By Tyler White | Reporter
Oso Logos is a Christian apologetics organization on campus that focuses on providing Christians with the knowledge to answer why they believe what they believe. In their meetings, they focus on what was said throughout history about Christianity and how church fathers and theological debates have shaped their faith today.
This semester, Oso Logos has focused on going through the various Creeds and councils in the history of Christianity. In their weekly Tuesday evening meetings, various members of leadership have presented on each of these events.
Waco senior and president of Oso Logos Carl Schubert said he began the semester off with a presentation on “Creator God” from the Apostles’ Creed to set the foundation for the year. He said he wanted this semester to be an opportunity for people from different denominational backgrounds to come together and understand where their beliefs came from.
“The main purpose is to define our beliefs as an organization in a way that establishes ourselves well within the universal Orthodox Church, while still giving our members who are not necessarily all part of the same church the liberty to express their beliefs, but in a way that’s Orthodox and well thought out,” Schubert said.
Monroe, La., junior Cason Oglesby, vice president of Oso Logos, said the organization allows believers to come together and study under the shared history of Christianity. He said rather than focusing on the theological differences denominations have, Oso Logos allows Christians to share in their similarities.
“I feel like as Christians sometimes we get a little too focused on our differences and not focused on our similarities,” Oglesby said.
In one presentation, Oglesby discussed the Council of Chalcedon and its Creed. He said he grew up Roman Catholic and learned a lot about church history, but this topic was one part of church history that he never learned, so he chose to present on it.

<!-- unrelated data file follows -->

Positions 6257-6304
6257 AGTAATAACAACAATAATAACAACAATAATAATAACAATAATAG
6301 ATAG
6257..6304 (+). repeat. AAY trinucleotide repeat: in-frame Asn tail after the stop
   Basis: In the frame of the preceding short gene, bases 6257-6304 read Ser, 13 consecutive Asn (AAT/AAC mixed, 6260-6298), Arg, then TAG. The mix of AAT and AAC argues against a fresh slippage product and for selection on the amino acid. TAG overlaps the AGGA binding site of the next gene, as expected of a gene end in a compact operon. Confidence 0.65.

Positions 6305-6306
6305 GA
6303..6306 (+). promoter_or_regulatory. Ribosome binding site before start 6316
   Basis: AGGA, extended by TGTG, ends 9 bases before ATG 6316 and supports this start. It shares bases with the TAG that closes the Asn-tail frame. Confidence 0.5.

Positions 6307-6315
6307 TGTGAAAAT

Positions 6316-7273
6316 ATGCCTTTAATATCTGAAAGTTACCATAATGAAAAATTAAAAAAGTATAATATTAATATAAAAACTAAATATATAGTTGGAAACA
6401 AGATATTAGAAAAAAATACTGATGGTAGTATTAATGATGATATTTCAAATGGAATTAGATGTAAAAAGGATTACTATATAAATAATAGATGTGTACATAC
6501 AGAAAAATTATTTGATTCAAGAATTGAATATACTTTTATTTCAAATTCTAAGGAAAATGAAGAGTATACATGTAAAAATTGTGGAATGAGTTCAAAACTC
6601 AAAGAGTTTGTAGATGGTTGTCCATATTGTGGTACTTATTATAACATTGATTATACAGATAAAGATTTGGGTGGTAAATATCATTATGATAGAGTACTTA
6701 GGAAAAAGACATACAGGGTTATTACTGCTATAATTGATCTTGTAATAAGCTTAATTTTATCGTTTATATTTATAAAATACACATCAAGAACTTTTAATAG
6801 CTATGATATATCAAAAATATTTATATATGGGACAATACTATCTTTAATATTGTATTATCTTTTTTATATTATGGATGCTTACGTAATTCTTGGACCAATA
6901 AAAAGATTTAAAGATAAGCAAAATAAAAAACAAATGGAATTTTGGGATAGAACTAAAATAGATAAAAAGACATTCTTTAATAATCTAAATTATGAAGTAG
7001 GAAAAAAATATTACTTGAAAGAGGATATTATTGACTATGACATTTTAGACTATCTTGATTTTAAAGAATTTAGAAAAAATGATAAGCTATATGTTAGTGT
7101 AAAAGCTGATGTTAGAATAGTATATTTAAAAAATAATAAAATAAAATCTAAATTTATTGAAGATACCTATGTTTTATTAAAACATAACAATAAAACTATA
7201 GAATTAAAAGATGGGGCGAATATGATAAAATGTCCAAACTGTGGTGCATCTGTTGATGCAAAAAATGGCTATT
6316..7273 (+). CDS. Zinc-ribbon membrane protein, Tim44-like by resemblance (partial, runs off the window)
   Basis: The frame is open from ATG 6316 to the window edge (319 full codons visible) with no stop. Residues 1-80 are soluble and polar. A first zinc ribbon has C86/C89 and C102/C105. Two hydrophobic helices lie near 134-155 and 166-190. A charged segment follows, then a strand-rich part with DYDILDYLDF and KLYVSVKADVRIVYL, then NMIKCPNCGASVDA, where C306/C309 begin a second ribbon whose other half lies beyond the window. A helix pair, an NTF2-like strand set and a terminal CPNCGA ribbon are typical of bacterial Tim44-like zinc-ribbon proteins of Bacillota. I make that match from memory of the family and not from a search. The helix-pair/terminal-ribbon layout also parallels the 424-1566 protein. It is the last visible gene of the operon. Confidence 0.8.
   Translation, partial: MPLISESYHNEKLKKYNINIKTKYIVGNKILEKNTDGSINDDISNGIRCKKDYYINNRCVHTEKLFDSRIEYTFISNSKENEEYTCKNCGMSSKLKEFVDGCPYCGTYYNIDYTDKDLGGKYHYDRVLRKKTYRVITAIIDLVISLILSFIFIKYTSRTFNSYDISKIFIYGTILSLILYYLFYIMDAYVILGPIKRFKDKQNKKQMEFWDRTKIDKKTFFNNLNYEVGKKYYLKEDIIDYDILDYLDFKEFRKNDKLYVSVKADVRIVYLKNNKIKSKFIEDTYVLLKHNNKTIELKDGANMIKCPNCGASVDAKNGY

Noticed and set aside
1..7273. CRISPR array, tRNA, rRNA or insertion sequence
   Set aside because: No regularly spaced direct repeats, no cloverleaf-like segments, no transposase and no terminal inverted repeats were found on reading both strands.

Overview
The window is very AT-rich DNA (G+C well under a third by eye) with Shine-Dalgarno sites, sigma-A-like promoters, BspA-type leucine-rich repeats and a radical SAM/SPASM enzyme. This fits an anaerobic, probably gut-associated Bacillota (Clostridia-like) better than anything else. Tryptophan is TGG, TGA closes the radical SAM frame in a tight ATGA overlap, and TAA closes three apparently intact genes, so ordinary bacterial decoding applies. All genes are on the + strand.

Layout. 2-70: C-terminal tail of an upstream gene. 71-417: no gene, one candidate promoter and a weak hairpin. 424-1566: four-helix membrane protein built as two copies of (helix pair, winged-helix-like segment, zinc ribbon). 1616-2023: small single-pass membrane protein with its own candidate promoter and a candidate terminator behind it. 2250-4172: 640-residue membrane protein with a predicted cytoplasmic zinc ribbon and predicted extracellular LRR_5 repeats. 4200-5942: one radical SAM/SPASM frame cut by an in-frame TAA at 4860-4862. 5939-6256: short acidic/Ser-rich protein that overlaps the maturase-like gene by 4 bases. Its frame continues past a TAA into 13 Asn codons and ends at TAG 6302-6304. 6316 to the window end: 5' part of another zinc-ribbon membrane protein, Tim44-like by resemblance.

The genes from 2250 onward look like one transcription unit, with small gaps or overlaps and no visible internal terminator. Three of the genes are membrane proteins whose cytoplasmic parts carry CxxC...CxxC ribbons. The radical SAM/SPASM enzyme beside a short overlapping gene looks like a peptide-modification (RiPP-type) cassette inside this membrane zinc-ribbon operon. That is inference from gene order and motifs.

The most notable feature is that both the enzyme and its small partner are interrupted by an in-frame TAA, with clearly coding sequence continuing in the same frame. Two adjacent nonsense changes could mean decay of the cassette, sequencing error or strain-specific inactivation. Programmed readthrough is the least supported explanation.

“I took it because I thought it would be a challenge — a fun challenge — and I thought it would fill that gap for me in Christian history,” Oglesby said.
Schubert said this challenge of learning about the creeds and presenting their importance is necessary for the teachings of their organization. He said the history of these creeds help reveal the true beliefs that lie within Christian faith, regardless of denomination.
“All of us might be different in how we approach the scriptures and how we approach doing church and how we interact with God in a lot of ways,” Schubert said. “But the creeds, the creeds are something we can all agree on.”
Oglesby said presenting on these creeds and councils allows Christians to set aside their differences and look back on what established their beliefs. He said it gives believers the opportunity to study and understand what leads to faith today.
“You look back at the creeds for that,” Oglesby said. “You get a lot of insider knowledge about the choices our church fathers made and how we got to how we believe currently.”
What sets Oso Logos apart from other Christian organizations is their emphasis on apologetics. Schubert said the goal of the organization is to prepare Christians to answer the hard questions about their faith, rather than just saying what they believe.
“Bible studies, a lot of the time, are very focused on how we personally interact with the word, and that’s a good thing,” Schubert said. “But there’s also times where we need to understand the reasons why behind it, and sometimes that takes a little more scrutiny.”
Oglesby said Oso Logos has a different purpose behind it than other Christian organizations on campus. He said it provides him with the opportunity to understand his faith through the knowledge of context and history.
“I go to Bible study to get uplifted,” Oglesby said. “I go to Oso to learn the facts about my faith and learn to develop my view of my faith both historically and logically speaking.”
Oso Logos’ presentations on the historical context of belief and the skeptical approach to understand the meanings behind the creeds is a potentially challenging concept for members. Oglesby said it was something that was intimidating at first, but the challenging of faith in Oso Logos has ultimately been beneficial for him.
“I would say, undoubtedly, it’s absolutely worth it,” Oglesby said. “Being challenged in that way, constantly, by peers that you know, respect you is something that I wouldn’t trade for anything. It’s something that I could spend, you know, five, six hours in my room every day studying theology, and I would still not be so intellectually challenged, and I would not grow in that way.”
Schubert said that Oso Logos’ goal to bring light to these topics and challenge faith is important for growing belief. He said members constantly challenging beliefs and digging deeper into understanding faith is important for the growth and strengthening of the organization.
“The apostle Paul tells us that iron sharpens iron, and I don’t think that’s ever been truer in my life than it has been in Oso,” Schubert said.
Schubert said the goal of this semester is to really dig deep into faith and go back to the beginning and see what church fathers have said about Christianity. Through this, Oso Logos can continue to learn more about faith while uniting various denominations in Christianity.
“Our message is this: that no matter where you worship or the denomination that you ascribe to, we can all find comfort in the understanding of traditional Christian theology,” Schubert said.